Top 6 Tips For Creating a Birth Plan That Works

As you draw closer to your due date, your caregivers might have asked if you have written or created a birth plan.  A birth plan is a communication tool that is used by everyone involved with your labor and the birth of your baby.  Your birth plan effectively puts everyone on the “same page” when it comes to you and your partner’s preferences regarding the different options available to you during the course of your labor, birth and even after-care of your baby.

Why write a birth plan?  First, it allows you and your partner to get in sync with one another before your baby’s birth.  Creating a plan will give you a chance to bring up any fears, strong desires, etc. that you may have not talked about up to this point.  It also allows you to create a “team approach” with your caregivers.  More than likely, different people involved with your labor, delivery and aftercare.  As new caregivers join in to assist you, they will be able to know your preferences no matter what stage you are in.

Of course, a birth plan is not a set of orders to be followed, but it does give you reminders as to what is important in an ideal birth situation.  To get started, make sure you and your partner have some time to talk about your ideal birth story.  Read up on the subject and/or take a childbirth class with your partner so that you are aware of all options available to you.  Once you have a rough-draft, schedule time to review your birth plan with your care provider.  They can suggest any changes based on hospital guidelines, etc.  When your final birth plan is complete, make sure that you have copies for yourself, additional support persons/doula and your caregiver.  It is also helpful to pack an additional one in your hospital bag for the caregivers that will be attending to you.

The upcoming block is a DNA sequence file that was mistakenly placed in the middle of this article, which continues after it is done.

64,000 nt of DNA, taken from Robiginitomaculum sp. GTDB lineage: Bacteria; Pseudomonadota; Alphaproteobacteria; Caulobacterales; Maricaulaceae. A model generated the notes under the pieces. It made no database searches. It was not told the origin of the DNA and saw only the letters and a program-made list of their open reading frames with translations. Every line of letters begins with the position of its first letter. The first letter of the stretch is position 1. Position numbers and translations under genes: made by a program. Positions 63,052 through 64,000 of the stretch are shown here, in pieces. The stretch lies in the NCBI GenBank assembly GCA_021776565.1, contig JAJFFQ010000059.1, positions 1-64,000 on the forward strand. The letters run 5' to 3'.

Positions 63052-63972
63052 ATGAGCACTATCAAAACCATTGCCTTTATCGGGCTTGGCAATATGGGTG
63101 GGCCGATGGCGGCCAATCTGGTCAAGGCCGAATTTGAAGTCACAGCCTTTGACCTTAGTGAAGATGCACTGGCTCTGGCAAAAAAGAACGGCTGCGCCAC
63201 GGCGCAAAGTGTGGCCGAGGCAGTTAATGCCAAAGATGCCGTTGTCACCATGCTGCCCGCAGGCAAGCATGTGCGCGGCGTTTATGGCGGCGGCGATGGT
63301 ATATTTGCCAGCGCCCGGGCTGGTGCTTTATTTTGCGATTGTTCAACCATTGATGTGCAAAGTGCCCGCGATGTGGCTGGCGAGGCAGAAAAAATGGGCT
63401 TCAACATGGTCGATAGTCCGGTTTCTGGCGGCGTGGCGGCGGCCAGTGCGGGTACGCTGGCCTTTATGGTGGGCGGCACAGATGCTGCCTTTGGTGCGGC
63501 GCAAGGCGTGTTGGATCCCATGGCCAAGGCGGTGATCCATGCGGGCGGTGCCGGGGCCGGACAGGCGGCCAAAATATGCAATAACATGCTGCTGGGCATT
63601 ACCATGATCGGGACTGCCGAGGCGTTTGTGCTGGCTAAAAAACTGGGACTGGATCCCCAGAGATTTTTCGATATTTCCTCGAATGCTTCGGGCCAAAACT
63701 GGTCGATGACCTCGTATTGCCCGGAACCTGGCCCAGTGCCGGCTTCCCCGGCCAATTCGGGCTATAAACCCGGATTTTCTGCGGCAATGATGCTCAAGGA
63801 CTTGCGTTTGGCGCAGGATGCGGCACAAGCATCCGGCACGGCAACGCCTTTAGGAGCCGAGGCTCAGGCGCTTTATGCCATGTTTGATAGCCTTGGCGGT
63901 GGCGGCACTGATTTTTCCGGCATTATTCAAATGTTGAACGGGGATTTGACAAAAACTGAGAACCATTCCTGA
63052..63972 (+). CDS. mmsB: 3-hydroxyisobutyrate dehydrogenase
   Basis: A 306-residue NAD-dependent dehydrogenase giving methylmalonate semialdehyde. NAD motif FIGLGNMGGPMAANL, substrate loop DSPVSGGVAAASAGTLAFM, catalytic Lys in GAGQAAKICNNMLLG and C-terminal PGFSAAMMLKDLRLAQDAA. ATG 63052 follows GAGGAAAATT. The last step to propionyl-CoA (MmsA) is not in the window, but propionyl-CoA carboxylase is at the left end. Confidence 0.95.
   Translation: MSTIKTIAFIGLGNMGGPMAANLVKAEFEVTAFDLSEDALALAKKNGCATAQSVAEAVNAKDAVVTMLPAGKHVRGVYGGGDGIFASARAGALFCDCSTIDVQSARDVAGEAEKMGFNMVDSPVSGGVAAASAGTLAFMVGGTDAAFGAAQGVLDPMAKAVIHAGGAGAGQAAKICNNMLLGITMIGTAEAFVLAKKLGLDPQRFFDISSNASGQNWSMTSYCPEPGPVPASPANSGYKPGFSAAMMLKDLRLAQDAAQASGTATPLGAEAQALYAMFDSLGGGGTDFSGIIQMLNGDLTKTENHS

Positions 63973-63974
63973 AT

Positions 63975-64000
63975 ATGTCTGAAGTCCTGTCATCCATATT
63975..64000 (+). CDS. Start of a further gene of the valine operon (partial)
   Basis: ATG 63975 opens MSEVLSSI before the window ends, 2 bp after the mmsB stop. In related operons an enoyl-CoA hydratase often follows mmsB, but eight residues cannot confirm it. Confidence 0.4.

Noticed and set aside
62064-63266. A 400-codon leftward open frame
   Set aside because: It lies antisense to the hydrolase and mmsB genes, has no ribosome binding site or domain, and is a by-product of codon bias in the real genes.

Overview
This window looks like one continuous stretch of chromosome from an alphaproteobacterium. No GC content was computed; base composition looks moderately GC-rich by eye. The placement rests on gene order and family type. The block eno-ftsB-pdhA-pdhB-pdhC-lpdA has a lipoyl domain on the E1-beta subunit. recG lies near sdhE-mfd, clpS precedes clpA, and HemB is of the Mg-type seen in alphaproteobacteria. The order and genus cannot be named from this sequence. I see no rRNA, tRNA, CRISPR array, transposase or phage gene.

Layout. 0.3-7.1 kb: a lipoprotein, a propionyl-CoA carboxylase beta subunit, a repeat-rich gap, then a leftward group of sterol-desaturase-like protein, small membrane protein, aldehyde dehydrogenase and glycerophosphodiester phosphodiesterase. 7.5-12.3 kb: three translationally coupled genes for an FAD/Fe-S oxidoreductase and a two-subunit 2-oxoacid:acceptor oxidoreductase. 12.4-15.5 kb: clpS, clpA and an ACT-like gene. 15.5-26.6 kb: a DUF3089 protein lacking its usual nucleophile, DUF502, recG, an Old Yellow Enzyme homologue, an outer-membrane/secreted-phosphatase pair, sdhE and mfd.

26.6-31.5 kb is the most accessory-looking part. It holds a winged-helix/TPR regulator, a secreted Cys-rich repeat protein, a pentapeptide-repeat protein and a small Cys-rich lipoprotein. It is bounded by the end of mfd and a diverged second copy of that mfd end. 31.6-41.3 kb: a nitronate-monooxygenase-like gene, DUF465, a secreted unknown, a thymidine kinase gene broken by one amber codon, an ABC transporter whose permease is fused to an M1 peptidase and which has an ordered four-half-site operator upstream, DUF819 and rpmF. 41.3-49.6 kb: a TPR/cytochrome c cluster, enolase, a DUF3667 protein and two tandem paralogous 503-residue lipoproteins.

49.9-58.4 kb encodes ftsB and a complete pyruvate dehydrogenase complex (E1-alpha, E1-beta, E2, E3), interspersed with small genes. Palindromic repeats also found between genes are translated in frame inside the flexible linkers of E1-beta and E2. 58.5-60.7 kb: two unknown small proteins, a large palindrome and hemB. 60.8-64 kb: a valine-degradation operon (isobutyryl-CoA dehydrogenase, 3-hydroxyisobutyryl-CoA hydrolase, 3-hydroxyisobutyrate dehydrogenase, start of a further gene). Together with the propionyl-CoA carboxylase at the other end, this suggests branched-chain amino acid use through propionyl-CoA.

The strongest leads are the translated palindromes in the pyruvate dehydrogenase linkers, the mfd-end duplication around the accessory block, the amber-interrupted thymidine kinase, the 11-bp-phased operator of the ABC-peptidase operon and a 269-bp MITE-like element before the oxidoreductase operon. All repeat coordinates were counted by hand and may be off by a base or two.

A birth plan should include the following:

  • You and your partner’s names and baby’s name if already selected
  • A brief list of your strongest preferences during the labor process, including lighting, music, visitors, conversation with caregivers, etc.
  • Your preferences for managing the pain of labor.  Notify the care staff if you intend to labor without medication and what kinds of other tools you would prefer to use to deal with the discomfort.  If you remain open to using pain medication, specify at what point you would like to be offered pain-relief options.
  • Your preferences during the birth/arrival of your baby.
  • Indication of whether you are breastfeeding or formula feeding the baby
  • Any newborn care preferences. You should also include the baby’s pediatrician name and number here so they can be contacted to arrange for a baby check up.

Your birth plan will be best received when it is kept short and sweet.  Too much wording is hard for caregivers to read and discern what is truly important to you.   Short and direct sentences or “bullet points” allow all of those involved to quickly reference your preferences at each step.  Keep in mind that a birth plan are your wishes under normal birthing circumstances.  Labor is unpredictable and the birth plan should not be a list of orders that restrict the caregiver’s ability to keep you and baby healthy.

Not sure where to get started?  There are some great birth plan templates available on the web to choose from.  Because they can get lengthy covering so much material, it is a good idea to print one out, make the selections you desire and then type those preferences to create your own birth plan.

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One Response to “Top 6 Tips For Creating a Birth Plan That Works”

  1. Kathleen Kathleen Says:

    Concise and to the point is best. Using bullet points was a great idea.




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